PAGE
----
Knee Brace shown in photo: OmniForce® 300 Knee Support with Gel
The knee is the largest joint in the body. Because of its position and the range of forces on it, the knee and the tendons that support the knee are subject to a range of painful injuries. These injuries are especially likely in physically demanding and competitive high contact sports. The wrong twists and turns of the leg can cause strains with lasting pain and motion limitation. If the tendons around the knee are injured, the knee brace can replace some of their supportive functions, reduce pain, and allow the tissue to heal more quickly.
Functional knee braces to help healing
The decision to use a knee brace regularly has to do with comfort. If wearing the brace reduces level of pain after a minor injury, wearing the brace may be beneficial. In some cases there may be performance drawbacks to the use of a brace. They have been known to limit range and speed of motion which can be a performance disadvantage. The brace has to be carefully designed and fitted to be supportive of the injured tendons yet permit as close to normal motion as possible, especially in high performance sports.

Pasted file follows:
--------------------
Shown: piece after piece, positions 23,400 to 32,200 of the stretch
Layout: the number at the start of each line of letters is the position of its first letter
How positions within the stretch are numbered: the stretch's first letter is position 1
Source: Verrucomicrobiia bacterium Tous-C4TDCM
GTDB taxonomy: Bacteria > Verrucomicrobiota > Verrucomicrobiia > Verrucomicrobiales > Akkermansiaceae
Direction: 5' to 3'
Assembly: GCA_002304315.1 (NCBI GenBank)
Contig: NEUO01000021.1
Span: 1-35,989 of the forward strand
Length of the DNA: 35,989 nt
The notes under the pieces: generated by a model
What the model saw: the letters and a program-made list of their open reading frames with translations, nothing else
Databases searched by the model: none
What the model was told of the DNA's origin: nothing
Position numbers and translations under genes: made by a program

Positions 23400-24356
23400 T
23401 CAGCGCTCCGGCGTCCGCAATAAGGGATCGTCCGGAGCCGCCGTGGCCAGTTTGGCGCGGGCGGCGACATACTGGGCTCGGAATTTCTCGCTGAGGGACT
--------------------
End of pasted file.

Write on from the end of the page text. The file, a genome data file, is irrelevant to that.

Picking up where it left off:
Prophylactic knee braces to prevent injury
Athletes may use prophylactic knee braces to support their knees to prevent injury. The elastic knee supports supplement the support from the tendons around the knee. The extra support can be just what is needed to prevent injury. Many athletes derive a sense of security and comfort from braces that support the knee.
The medical value of knee braces is currently not well established. A lot of the controversy may have to do with the difficulty in designing good research to test them. Certainly the anecdotal evidence from athletes and others who use knee braces suggests that they have real benefit.
The cost of a hinged knee brace will vary widely. Advertised knee braces vary in price to hundreds of dollars. A quality knee brace that costs in the $60 range would be a good value.